To ask the Secretary of State for Environment, Food and Rural Affairs, pursuant to the Answer of 23rd May 2023 to Question 185044 on Flood Control: Somerset, what recent discussions she has had with the Environment Agency about introducing further measures to protect (a) houses and (b) the road network in East Somerset from future flash flooding caused by high rainfall.
The significant rainfall event that occurred on 9 May in Somerset resulted in ‘flash flooding’ due to the intensity of rainfall that occurred in a very localised area, causing fluvial and surface water flooding.
In England the Environment Agency (EA) has the strategic overview for flood risk and managing the risk from main rivers, reservoirs and the sea, and lead local flood authorities are responsible for local flood risk management, covering the risk of flooding from surface water, groundwater and ordinary watercourses.
The Government is acting to drive down flood risk from every angle. In March 2020 we announced a record £5.2 billion investment over six years in flood and coastal erosion schemes to better protect communities across England. Around half of the schemes funded by the programme will be delivered by the EA and half by other risk management authorities, such as lead local flood authorities. Schemes within this investment programme in the local area include: property flood resilience measures to be installed at residential properties in Isle Brewers, Nunney and Frome; pump replacements at the Huish, Long Load, Midleney & Westover, pumping stations; and safety repairs at West Moor Reservoir.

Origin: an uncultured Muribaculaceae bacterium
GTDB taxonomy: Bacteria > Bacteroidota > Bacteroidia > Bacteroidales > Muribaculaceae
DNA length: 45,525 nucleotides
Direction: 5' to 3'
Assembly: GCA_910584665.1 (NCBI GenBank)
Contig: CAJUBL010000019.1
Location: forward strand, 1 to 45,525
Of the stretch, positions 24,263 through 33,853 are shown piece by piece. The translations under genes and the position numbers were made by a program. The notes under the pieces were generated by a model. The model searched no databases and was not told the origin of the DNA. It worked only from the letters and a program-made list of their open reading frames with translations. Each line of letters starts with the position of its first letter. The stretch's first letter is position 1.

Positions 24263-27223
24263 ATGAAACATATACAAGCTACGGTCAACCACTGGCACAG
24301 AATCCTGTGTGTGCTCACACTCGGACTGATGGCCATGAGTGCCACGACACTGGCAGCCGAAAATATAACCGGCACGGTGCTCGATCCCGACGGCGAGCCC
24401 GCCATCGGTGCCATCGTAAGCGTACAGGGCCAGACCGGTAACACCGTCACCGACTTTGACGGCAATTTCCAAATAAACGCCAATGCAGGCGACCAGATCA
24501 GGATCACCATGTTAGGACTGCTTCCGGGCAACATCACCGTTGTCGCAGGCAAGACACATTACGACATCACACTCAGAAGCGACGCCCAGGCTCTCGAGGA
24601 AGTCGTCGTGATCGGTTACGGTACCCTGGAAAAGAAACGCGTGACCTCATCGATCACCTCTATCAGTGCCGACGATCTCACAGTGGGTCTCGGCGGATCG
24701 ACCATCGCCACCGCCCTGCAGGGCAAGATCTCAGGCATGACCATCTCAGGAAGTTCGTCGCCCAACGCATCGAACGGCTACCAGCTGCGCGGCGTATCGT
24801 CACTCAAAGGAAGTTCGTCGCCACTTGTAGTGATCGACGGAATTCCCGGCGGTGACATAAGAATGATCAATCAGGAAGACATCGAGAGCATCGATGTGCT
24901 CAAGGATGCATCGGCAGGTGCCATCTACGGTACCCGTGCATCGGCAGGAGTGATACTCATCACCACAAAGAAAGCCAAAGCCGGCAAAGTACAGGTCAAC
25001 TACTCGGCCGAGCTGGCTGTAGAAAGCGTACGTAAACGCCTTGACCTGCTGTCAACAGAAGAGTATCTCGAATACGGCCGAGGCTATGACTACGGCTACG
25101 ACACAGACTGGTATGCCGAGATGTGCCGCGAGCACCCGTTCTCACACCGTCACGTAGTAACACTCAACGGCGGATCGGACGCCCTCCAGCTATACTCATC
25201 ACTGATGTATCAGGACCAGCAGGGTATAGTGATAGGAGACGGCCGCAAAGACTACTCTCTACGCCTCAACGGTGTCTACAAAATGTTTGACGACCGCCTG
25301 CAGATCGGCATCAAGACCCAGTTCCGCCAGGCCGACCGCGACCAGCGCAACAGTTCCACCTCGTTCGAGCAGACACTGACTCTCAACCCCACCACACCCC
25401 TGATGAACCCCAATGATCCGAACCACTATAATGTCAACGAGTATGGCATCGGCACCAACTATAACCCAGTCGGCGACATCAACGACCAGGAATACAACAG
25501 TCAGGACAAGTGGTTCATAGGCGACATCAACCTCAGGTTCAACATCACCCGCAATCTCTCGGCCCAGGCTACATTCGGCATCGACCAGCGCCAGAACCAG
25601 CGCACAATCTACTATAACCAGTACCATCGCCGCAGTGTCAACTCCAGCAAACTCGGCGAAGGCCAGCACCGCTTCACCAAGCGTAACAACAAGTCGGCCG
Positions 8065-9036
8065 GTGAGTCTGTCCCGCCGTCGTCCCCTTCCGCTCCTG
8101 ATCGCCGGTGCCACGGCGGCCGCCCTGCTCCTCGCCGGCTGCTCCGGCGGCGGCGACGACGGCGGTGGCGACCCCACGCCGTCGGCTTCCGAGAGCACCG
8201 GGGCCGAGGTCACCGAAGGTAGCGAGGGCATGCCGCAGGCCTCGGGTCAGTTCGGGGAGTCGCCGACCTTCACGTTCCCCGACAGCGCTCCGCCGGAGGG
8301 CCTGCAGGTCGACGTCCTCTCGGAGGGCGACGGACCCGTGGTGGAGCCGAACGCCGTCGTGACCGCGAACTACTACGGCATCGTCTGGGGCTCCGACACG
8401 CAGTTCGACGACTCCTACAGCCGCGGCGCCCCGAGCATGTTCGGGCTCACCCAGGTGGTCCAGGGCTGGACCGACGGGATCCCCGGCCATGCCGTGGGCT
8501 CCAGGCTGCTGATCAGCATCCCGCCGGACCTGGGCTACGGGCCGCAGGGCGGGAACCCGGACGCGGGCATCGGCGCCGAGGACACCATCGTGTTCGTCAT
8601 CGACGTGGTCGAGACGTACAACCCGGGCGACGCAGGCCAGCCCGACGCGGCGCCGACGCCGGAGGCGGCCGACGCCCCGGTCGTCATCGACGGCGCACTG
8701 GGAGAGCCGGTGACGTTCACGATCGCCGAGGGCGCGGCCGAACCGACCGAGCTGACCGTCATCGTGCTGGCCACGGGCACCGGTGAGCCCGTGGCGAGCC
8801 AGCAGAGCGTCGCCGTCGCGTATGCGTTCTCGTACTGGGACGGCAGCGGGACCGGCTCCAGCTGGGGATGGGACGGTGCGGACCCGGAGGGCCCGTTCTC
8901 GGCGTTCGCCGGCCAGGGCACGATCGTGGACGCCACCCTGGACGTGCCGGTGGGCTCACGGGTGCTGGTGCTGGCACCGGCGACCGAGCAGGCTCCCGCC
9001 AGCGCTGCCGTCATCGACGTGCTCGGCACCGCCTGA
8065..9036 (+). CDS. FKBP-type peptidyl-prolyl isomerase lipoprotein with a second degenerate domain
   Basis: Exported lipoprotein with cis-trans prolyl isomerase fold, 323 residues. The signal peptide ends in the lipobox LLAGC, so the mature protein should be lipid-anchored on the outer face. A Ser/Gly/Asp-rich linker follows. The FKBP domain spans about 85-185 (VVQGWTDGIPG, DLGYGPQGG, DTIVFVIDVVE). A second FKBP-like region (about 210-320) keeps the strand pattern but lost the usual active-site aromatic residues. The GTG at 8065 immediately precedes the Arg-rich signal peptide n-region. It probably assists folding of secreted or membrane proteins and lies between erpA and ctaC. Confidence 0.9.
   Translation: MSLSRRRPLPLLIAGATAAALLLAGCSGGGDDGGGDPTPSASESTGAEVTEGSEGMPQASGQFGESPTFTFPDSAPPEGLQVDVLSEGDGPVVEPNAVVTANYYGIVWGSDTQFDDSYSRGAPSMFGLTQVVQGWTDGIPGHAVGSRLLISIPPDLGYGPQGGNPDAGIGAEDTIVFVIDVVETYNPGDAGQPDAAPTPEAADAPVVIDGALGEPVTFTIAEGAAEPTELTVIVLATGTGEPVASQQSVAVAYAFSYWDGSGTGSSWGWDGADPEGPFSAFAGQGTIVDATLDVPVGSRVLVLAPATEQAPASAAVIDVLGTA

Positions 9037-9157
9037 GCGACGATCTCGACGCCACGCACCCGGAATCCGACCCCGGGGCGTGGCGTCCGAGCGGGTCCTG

Following the 2021 flooding in Chard and Ilminster, the EA in collaboration with Somerset lead local flood authority has secured funding to undertake a number of strategic flood risk studies to identify longer term steps to better manage flood risk in these areas. This work is due to start this financial year.